Tag Archives: women

courage over comfort: coming back home

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Growing up I felt that I was truly a rebel. I marched to the beat of my own drum and I felt that I did things by my own rules. I defied the wishes of my parents, and hung out with some kids they didn’t think were a good influence; knowing that I was changing the world by showing love to those that I didn’t feel were getting it from their own homes. I dressed however I wanted, and I drove over the speed limit. In my heart, I was truly a rebel who was also going to make the world a better place.

As I moved through my high school years and into my 20’s, I was always the child/grandchild/sister/niece/friend that everyone always wondered “what will she do next?” For other self-identifying rebels, I was about a 1.5 on a 1-10 scale of rebellion. In my family I was at least a 9.7! Everyone in my family were great at following the order of things and the rules.

You went to high school, you went to college, you got married and you had kids.

I wore my uniqueness and my desire to forge my own path as a badge of honor. I was always acting true to my spirit and to the calling of my heart; even if it made others uncomfortable. In my eyes I was living on my own terms and the rebel spirit was at the wheel! So I went to high school, went to Junior College, went to Cosmetology school, moved to New York to be a Nanny…and the journey went on for a while and was full of great adventures and countless stories I hold dear to my heart.

I was also learning that when you live this way, it can make others uncomfortable and worry about you. They will also judge you. Even if they think their judgements are for your own good, they are still judgements. I have also always been someone who does care what others think, so these judgements had a way of seeping into my subconscious thought.

Back then it was more in a way of taking in what they are saying, but still making the decision I thought was best for me; even if it went against what judgement or opinion someone had shared.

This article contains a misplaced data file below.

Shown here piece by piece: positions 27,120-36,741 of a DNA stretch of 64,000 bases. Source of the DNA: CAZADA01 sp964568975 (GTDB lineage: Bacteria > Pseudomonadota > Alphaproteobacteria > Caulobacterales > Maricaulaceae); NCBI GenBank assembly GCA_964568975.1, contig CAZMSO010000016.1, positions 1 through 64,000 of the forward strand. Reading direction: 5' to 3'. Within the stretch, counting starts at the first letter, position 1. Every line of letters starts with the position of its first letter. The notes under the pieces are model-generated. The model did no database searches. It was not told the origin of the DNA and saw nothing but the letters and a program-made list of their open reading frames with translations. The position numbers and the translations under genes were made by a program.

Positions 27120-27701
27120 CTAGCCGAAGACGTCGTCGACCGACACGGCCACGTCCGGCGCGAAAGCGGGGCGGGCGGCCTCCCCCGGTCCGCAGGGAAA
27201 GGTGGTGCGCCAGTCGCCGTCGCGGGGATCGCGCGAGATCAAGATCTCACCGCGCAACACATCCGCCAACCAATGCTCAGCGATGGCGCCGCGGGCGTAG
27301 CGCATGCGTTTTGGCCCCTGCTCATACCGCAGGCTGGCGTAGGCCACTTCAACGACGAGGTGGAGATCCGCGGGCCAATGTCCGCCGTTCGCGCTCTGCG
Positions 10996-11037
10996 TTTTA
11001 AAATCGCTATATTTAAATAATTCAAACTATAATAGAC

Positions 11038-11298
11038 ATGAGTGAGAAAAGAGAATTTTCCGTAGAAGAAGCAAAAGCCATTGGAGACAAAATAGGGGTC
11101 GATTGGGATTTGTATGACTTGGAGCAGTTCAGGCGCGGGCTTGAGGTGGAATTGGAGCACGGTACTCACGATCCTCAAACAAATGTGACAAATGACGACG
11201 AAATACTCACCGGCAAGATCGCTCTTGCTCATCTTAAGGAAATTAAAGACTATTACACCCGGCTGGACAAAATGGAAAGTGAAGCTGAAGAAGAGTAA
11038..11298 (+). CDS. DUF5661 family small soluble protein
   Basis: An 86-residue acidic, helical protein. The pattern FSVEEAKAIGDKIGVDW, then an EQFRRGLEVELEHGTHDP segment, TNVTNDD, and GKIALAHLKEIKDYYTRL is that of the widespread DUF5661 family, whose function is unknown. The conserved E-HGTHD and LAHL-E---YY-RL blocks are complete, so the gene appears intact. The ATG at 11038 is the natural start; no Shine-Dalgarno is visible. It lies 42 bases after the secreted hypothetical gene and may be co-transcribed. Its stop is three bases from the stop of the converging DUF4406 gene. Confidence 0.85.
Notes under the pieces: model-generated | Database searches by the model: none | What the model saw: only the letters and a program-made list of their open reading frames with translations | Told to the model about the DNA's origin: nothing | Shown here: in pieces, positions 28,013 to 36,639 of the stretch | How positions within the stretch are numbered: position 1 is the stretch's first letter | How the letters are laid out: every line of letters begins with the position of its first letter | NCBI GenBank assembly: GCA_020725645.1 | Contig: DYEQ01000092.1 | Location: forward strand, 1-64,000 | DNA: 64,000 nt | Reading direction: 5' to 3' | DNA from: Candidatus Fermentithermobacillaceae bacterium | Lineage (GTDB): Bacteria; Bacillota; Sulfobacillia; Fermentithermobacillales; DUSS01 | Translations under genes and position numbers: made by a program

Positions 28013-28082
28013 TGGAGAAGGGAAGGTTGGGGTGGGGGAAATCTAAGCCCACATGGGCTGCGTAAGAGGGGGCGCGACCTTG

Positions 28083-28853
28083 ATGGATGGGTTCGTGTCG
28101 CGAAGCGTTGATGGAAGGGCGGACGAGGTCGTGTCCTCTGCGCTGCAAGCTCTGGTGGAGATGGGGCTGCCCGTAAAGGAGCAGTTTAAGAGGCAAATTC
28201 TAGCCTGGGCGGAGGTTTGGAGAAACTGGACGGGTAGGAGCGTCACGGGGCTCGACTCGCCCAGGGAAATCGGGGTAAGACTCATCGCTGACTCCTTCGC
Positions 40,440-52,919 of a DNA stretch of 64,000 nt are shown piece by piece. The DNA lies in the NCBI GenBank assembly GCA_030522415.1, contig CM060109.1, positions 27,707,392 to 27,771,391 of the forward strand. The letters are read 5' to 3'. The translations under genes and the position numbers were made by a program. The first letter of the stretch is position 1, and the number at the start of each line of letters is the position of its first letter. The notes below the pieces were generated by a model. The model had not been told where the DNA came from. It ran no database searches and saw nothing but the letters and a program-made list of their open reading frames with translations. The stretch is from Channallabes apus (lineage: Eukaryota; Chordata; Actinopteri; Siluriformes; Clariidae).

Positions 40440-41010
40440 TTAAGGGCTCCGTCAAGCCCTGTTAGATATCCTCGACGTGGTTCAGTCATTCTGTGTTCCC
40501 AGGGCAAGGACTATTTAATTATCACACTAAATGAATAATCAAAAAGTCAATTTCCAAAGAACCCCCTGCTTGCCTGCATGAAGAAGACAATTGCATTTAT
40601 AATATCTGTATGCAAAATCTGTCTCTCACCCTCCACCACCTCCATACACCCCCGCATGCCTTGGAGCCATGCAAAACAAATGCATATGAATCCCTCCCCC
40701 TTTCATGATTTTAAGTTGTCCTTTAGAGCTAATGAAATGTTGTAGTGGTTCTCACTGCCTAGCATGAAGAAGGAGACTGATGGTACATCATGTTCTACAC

It served me quite well, and it gave me a life full of adventures, failures, sheer joy, and great challenges. You know, Living Life!

Over the next couple of decades my rebel spirit became tame. Society has a way of doing that. You’re told you need to “grow up” and do things a certain way. You need to have health insurance and a 401K or retirement plan. You need to “plant roots” and “settle down”. Slowly you start to see everyone else around you doing this. Getting the stable job with all of the trappings, starting families, buying a house and possibly a mini-van. Although some of these things appealed to me, these things didn’t seem to be showing up at my doorstep. I was getting restless for something that looked like stability, as that was what I was seeing all around me. I was open to whatever it was.

It showed up as a moment in my living room, watching Oprah. The Universe was telling me loud and clear that I needed to go back to school to become a teacher. I heeded the call and took the steps I needed to get started. Although it didn’t seem rebellious to go to college, for me it brought back those same feelings. Fear, excitement, bravery, change; and the desire to make a difference in the world.

I went back to school. I worked hard and earned 2 degrees. I started a career that met all of the criteria that had the big safety net. It has served me well, and I wouldn’t have done it any other way, but as of late, some questions and curious thoughts have entered my mind. Am I truly living my life, or have I chosen to just be comfortable? Where is my rebel spirit? Where is my need to explore new places and to try new things? Have I chosen comfort over courage?

About 2 years ago I began the task of cleaning out my attic space. I ran across some old photos, notes, books, and memorabilia that transported me back to my rebel-self. This also happened during a time of great turmoil in my job and a time of deep self-reflection; as I was feeling lost, battling depression, and just feeling very disconnected with myself and the world around me. I ended up putting the items back into the attic and closing the box on those memories until I knew I was ready to dig deeper. Not into the attic [which will easily be a 3 day project when I get the courage to tackle it, again], but dig deeper into myself.

It is now over 2 years from the time I found those items in the attic. The attic is STILL not organized and I haven’t revisited those photos yet; but now I am excited to see what other treasures I have buried in there. I won’t approach the job with trepidation about what I may discover, but I am excited to relive some of the amazing things I have done in my past.

At the same time, I am finally ready, and have actually begun to find my rebellious spirit again! To be able to find it, I had to really understand what it actually was for me back then.

Upon further inspection I saw that the scope of my true rebel spirit didn’t meet the Merriam-Webster definition. It was more subtle than that. Much more subtle. I didn’t skip school or party. I didn’t sneak out of the house or steal. I actually followed most of the rules, had a high respect for authority and the great desire to not disappoint anyone. But what I felt was the SPIRIT of rebellion. I was the only person in my family who didn’t fit the “mold”. I didn’t follow the same path or the beaten path. My path was forged by me and me alone.

I could see that I felt I could do anything and I KNEW I was brave enough to do it.

I took risks, but didn’t seek out danger.